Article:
Nor does West refrain from droll allusions to sex!

She would not be afraid of those embraces which had so often reminded her, as she lay submerged in their tossing darkness, of the backgrounds of Delacroix’s vaster pictures, of crimson curtains hanging from huge marble pillars whose capitals were lost in rich opacity, of stacked lances and jewelled and hieratic helmets, of immense fruits and iridescent serpents. (Loc 4238)

But she is occasionally romantic too:

“Well,” he said, “I thought we might go down into the town and choose a present for you, just to mark your homecoming. Something from Carrier’s, I thought.”

“Oh, my darling, how lovely!” cried Isabelle. “You know how greedy I am, and it is so pleasant to come back to all those town-things after all that milk and white enamel in the clinics.” She said to herself, “It is not going to be quite so easy to forget, after all.” Then she cried out, alarmed in case she had betrayed her thought, “But why are you looking so miserable, Marc? What has suddenly come into your head?”

“Only that I have done my best, and it is not good enough,” he said.

“What do you mean? It is a charming idea, and I am delighted.”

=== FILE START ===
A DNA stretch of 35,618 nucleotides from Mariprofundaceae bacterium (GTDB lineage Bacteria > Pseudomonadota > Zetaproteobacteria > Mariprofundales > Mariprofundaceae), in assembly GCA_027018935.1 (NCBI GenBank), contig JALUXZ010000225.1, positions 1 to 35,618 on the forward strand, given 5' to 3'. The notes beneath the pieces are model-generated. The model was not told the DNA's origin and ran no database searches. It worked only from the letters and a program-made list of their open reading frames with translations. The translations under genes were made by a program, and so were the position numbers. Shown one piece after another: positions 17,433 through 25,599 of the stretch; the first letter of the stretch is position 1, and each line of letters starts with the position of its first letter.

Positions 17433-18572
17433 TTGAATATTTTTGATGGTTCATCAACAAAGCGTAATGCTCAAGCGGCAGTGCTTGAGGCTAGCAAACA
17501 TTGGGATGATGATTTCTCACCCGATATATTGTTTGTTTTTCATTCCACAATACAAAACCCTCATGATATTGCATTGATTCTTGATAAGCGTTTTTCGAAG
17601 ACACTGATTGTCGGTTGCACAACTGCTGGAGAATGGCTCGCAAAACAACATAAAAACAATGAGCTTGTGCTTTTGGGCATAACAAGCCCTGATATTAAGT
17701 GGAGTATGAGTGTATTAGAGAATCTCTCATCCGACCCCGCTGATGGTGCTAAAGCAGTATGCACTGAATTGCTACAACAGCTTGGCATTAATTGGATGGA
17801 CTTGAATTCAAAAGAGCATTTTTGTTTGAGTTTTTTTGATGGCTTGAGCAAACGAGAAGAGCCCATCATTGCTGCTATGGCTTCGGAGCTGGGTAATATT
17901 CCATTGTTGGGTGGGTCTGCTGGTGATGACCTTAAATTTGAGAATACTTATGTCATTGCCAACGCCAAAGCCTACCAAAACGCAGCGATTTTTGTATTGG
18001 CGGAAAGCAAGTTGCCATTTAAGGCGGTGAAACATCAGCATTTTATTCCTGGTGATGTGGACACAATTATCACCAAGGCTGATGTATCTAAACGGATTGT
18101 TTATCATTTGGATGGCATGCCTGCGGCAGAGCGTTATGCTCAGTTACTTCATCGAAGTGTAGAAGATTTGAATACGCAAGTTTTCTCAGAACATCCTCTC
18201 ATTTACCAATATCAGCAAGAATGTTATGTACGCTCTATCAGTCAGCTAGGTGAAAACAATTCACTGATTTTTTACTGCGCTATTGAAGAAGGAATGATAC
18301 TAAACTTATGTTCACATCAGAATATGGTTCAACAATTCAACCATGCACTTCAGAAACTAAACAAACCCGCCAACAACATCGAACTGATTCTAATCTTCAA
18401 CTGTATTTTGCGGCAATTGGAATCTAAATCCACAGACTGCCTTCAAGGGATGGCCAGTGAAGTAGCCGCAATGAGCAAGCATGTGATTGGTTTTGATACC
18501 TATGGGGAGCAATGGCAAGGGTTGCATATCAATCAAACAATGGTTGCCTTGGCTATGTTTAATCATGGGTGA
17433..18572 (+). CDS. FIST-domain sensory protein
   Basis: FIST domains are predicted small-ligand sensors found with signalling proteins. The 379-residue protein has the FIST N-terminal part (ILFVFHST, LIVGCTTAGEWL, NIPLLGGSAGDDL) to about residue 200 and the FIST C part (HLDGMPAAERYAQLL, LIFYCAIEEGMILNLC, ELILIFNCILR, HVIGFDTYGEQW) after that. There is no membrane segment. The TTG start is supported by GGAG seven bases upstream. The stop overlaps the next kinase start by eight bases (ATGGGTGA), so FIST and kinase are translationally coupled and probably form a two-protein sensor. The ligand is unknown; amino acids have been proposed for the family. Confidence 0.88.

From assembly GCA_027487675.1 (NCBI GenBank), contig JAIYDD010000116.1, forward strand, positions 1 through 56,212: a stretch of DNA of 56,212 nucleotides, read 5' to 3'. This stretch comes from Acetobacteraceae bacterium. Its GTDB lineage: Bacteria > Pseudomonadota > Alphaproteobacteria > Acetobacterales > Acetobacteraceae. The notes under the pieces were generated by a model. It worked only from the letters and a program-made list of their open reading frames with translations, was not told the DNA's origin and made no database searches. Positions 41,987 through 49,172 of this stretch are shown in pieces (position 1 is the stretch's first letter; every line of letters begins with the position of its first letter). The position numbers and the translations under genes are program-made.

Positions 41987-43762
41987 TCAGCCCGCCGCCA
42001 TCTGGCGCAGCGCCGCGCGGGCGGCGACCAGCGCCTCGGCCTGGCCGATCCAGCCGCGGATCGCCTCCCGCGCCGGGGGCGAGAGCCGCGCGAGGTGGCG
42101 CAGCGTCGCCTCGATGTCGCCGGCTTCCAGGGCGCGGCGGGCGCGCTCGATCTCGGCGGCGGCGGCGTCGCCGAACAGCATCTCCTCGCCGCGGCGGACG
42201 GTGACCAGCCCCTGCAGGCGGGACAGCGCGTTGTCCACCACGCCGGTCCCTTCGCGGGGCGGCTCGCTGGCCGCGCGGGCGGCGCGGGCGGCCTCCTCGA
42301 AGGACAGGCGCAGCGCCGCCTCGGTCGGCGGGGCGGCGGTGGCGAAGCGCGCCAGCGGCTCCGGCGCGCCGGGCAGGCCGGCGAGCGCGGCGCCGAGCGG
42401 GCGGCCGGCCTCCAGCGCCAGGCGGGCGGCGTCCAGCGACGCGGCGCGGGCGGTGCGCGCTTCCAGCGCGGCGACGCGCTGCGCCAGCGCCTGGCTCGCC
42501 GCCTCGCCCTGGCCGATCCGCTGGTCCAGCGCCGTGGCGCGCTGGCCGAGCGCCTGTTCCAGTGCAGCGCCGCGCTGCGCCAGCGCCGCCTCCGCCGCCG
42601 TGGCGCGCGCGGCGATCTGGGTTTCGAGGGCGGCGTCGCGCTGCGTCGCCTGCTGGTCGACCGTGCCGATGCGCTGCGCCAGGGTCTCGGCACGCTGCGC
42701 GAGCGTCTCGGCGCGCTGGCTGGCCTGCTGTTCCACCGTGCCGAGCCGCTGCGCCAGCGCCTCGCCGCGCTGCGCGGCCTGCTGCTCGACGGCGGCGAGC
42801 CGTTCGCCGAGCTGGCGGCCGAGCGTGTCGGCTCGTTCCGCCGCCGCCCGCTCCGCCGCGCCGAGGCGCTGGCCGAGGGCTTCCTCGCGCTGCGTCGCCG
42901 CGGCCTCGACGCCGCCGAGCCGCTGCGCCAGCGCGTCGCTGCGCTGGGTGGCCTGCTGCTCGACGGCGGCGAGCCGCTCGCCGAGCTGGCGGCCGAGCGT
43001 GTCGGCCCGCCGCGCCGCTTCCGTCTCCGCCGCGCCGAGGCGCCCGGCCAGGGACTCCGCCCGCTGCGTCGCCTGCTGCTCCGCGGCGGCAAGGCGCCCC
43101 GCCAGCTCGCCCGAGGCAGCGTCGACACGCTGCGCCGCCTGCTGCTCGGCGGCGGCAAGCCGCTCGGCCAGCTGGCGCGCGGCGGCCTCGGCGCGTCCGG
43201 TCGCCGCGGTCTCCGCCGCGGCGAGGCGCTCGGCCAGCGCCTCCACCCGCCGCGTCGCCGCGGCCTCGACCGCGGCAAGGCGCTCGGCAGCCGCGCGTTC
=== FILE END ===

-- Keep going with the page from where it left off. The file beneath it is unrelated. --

“No, that is not the point,” he said. “The point is that what I am offering you costs only money, and I have plenty of that. Whatever you choose, I will hardly feel it. I wish I could give you something that meant I must scrape and save and go without sleep to pay for it. That would be a real present. But that’s the one thing I can’t afford to give you.”  (Loc 4064)

Romance between a husband and wife… and the satisfactions of marriage!  The Thinking Reed turned out to be much more than I had thought it would be.
(PS Some readers may remember that Australian polymath and former politician Barry Jones published his autobiography A Thinking Reed some years ago.  Alas, it’s still on the NF-TBR, where it’s been since he autographed it for me at the Woodend Winter Arts Festival in 2006. I’ll get to it one day, though I doubt it will be as wickedly funny as Rebecca West’s.)